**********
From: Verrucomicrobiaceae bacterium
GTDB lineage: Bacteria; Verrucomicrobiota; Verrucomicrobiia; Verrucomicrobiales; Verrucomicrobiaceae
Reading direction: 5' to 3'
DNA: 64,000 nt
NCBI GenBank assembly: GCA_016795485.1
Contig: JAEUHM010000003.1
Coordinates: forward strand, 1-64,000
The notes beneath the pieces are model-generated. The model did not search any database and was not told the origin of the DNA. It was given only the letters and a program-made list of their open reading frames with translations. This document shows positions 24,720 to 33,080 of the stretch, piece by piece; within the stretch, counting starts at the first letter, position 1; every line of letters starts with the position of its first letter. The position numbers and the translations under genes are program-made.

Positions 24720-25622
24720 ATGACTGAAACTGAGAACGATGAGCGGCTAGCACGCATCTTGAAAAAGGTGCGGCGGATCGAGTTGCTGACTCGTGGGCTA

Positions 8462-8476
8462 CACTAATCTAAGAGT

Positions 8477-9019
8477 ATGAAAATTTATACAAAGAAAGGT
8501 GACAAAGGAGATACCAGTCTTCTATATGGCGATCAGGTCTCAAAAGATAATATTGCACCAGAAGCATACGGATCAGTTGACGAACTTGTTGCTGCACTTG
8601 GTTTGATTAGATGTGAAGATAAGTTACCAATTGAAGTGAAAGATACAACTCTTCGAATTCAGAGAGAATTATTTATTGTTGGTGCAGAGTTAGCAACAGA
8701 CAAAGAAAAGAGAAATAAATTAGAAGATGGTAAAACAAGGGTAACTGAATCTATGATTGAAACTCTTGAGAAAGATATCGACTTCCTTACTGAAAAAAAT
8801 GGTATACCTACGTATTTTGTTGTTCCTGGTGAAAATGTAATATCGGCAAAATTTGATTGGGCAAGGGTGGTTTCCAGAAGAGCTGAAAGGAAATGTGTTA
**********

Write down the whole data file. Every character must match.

From: Verrucomicrobiaceae bacterium
GTDB lineage: Bacteria; Verrucomicrobiota; Verrucomicrobiia; Verrucomicrobiales; Verrucomicrobiaceae
Reading direction: 5' to 3'
DNA: 64,000 nt
NCBI GenBank assembly: GCA_016795485.1
Contig: JAEUHM010000003.1
Coordinates: forward strand, 1-64,000
The notes beneath the pieces are model-generated. The model did not search any database and was not told the origin of the DNA. It was given only the letters and a program-made list of their open reading frames with translations. This document shows positions 24,720 to 33,080 of the stretch, piece by piece; within the stretch, counting starts at the first letter, position 1; every line of letters starts with the position of its first letter. The position numbers and the translations under genes are program-made.

Positions 24720-25622
24720 ATGACTGAAACTGAGAACGATGAGCGGCTAGCACGCATCTTGAAAAAGGTGCGGCGGATCGAGTTGCTGACTCGTGGGCTA

Positions 8462-8476
8462 CACTAATCTAAGAGT

Positions 8477-9019
8477 ATGAAAATTTATACAAAGAAAGGT
8501 GACAAAGGAGATACCAGTCTTCTATATGGCGATCAGGTCTCAAAAGATAATATTGCACCAGAAGCATACGGATCAGTTGACGAACTTGTTGCTGCACTTG
8601 GTTTGATTAGATGTGAAGATAAGTTACCAATTGAAGTGAAAGATACAACTCTTCGAATTCAGAGAGAATTATTTATTGTTGGTGCAGAGTTAGCAACAGA
8701 CAAAGAAAAGAGAAATAAATTAGAAGATGGTAAAACAAGGGTAACTGAATCTATGATTGAAACTCTTGAGAAAGATATCGACTTCCTTACTGAAAAAAAT
8801 GGTATACCTACGTATTTTGTTGTTCCTGGTGAAAATGTAATATCGGCAAAATTTGATTGGGCAAGGGTGGTTTCCAGAAGAGCTGAAAGGAAATGTGTTA